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buber.net > Basque > Features > Books > Book Review: A Book of the Basques by Rodney Gallop
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Book Review: A Book of the Basques by Rodney Gallop

by Blas Pedro Uberuaga

June 28, 2003

Read: November to December, 2001.

This book is a classic in the field of Basque studies, mostly because, it seems to me, it covers a lot of ground and tries to approach things from a scholarly point of view. Many aspects of Basque culture that don't get a lot of attention in English are covered to a substantial degree. Gallop discusses bertsolariak, pastorales, the architecture of caserios, and many other relatively marginalized topics. His discussion includes things like meter, historical influences and many other aspects of these subjects. He is definitely coming from a French Basque perspective, as many of his examples of bertsos are from French poets, and much of his discussion of pilotaris is focused on French players.

This is the first of two major impressions one gets from reading his book. He seems to have left out half of the Basque Country. He doesn't seem to know the Spanish side very well. It is true that, by his time, the French side was likely viewed as the last bastion of true Basque Culture, untainted by capitalism and industrialization. But, it was also true that the Spanish side had a much higher population and that most of the interior villages were 100% Basque (as they are today). His neglection of the Spanish side leaves the book incomplete, at least for people whose Basque connection is to the Spanish side.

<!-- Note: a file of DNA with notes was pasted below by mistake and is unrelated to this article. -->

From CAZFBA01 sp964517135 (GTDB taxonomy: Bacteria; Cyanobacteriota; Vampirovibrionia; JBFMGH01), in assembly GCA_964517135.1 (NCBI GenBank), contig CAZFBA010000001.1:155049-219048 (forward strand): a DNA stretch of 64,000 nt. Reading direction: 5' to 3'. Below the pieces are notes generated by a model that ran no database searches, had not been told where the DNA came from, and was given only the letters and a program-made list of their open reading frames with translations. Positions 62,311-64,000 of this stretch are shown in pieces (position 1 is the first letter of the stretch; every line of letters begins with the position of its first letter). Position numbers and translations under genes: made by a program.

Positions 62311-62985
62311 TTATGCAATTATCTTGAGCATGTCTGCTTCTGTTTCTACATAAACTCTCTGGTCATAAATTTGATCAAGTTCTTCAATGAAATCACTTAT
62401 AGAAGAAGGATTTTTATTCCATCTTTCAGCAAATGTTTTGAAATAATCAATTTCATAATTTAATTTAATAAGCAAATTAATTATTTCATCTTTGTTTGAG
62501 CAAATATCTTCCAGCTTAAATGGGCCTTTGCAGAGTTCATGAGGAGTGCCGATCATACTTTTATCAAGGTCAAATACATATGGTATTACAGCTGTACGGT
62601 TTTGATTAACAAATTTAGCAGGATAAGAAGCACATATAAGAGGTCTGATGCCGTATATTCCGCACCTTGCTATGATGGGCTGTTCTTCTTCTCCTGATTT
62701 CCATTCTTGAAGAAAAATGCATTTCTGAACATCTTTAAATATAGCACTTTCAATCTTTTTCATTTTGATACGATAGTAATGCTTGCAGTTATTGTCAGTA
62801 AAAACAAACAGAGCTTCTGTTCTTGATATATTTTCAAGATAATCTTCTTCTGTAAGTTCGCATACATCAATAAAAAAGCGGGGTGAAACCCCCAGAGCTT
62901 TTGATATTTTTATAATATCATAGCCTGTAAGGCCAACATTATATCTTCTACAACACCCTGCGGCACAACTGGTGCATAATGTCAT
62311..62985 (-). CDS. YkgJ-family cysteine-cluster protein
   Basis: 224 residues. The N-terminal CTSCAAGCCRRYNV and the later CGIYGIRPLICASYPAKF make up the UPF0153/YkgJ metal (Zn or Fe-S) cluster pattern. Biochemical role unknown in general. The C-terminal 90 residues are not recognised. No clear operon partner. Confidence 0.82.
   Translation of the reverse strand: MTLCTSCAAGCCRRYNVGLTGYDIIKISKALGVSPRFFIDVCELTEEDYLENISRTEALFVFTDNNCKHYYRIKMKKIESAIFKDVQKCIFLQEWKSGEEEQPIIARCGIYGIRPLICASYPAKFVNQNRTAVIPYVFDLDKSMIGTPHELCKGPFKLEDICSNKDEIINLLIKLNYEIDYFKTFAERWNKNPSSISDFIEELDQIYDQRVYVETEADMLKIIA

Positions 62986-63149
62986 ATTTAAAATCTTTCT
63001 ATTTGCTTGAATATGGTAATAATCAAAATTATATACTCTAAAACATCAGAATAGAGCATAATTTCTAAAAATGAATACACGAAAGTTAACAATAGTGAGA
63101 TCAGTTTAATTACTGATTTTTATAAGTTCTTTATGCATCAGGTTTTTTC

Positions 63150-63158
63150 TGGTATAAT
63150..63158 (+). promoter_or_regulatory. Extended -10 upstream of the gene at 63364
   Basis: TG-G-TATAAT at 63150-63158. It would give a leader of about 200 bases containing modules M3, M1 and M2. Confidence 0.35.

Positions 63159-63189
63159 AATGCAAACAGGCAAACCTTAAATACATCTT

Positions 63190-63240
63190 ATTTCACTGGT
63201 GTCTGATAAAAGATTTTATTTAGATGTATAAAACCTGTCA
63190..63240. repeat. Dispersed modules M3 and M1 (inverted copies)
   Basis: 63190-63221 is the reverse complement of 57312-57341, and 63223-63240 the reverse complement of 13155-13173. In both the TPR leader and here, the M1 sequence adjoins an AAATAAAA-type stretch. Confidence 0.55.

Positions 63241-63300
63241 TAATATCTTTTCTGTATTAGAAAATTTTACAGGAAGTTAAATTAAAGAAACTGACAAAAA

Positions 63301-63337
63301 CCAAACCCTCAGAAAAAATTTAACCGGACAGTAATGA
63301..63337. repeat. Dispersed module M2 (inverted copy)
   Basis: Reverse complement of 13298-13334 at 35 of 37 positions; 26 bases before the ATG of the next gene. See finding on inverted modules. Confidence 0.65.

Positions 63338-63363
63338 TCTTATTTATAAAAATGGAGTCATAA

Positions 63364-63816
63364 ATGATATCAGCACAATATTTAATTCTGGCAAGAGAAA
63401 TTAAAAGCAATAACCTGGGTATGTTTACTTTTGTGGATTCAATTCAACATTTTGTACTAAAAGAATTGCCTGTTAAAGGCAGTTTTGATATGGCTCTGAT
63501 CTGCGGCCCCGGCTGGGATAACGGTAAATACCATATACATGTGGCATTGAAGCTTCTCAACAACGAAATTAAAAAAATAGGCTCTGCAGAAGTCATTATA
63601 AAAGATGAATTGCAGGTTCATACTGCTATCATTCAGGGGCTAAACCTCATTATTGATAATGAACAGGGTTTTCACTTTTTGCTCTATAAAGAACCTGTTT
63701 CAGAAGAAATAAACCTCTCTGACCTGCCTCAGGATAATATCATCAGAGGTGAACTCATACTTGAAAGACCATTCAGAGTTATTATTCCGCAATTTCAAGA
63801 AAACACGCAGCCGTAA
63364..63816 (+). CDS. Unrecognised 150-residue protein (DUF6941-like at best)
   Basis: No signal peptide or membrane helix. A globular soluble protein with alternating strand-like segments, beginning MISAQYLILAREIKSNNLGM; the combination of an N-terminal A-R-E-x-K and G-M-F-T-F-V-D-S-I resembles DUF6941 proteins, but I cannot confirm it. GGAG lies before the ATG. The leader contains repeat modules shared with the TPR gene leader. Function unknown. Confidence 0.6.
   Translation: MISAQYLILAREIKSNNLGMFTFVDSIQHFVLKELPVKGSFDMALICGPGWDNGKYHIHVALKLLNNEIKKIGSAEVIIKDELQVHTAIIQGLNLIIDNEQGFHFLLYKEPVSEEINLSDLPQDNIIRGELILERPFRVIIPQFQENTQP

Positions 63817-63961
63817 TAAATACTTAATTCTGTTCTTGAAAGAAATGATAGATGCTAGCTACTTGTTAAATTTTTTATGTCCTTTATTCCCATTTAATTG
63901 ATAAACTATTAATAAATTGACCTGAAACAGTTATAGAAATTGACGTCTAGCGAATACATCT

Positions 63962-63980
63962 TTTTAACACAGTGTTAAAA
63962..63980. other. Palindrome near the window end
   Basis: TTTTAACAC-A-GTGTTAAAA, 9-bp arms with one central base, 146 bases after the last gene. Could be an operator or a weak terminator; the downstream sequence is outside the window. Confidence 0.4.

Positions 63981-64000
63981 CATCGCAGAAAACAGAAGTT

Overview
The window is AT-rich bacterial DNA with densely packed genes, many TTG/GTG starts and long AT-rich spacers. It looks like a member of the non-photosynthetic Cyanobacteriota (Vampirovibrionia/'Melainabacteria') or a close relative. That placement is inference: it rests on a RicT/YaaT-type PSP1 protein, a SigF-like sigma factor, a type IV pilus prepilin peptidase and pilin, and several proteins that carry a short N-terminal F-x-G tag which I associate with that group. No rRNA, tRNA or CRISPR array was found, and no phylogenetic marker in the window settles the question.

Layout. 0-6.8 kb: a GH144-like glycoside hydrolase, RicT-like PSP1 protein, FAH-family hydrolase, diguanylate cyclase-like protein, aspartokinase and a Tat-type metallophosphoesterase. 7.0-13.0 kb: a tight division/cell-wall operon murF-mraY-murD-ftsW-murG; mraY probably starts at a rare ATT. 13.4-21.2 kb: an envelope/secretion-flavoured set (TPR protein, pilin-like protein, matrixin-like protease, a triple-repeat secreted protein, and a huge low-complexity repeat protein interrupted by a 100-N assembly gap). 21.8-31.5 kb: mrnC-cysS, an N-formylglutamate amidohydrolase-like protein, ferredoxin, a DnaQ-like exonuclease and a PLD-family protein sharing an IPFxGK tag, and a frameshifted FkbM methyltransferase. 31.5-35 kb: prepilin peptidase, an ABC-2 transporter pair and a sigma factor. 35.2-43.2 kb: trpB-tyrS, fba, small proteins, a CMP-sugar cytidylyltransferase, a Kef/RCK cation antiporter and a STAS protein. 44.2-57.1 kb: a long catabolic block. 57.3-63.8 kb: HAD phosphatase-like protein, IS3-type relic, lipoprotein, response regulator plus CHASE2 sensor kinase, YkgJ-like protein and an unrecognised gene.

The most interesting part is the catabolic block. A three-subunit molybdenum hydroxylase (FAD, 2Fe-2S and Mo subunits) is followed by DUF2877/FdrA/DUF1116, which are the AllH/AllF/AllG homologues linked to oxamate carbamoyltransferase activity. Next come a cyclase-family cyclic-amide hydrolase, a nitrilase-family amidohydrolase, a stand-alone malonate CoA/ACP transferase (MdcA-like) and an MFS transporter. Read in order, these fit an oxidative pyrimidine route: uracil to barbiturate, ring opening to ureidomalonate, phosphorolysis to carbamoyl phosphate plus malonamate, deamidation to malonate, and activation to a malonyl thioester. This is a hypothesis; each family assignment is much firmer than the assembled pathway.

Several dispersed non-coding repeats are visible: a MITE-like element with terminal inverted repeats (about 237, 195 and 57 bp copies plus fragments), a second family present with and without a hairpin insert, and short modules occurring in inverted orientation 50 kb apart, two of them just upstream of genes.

The other major theme that really stands out is his description of most aspects of Basque culture as being borrowed from other cultures. There isn't anything but the language that is indigenous to the Basque people. In and of itself, this isn't too surprising, as the bulk of most cultures is made up of pieces taken from their neighbors. But Gallop contends that everything that is considered Basque today was borrowed from the Spanish, the French or the Celts, that nothing is their own in that sense. The lauburu, the architecture, the traditional songs are all borrowed from other groups of people. He doesn't seem to consider that the opposite may have happened, at least in some cases. This really jumped out at me, maybe too much in the sense that I was more sensitive to it than I should have been. Gallop views the Basques as sort of a living museum of ancient Europe, not as a unique culture in and of themselves. As a Basque, this is a little hard to take the first time, as it seems to downgrade a little bit the uniqueness of the Basques. I, in any case, took his perspective a little too personally. Even though his thesis may be the correct one, it was a little hard to see some of his points through feeling a little attacked.

In all fairness, his descriptions are very detailed and he does seem to have a great love for his subject matter. His scholarliness is uncertain. He comes across as very knowledgable on some of his subjects, but it isn't completely clear how much he really knows about others, especially since it seems that he personally does not know the Basque langauge, and he is trying to analyze songs and inscriptions. His long discussion of the origins of witchcraft in the Basque Country seem to be counter to some more modern knowledge on the subject, and really doesn't add much to the discussion in his book.

This book is the only place to get some discussion about some of these topics, at least in the English language, and for that alone it is well worth the read. However, a modern version of this book, updated with the current understanding of the Basques, would be most welcome.

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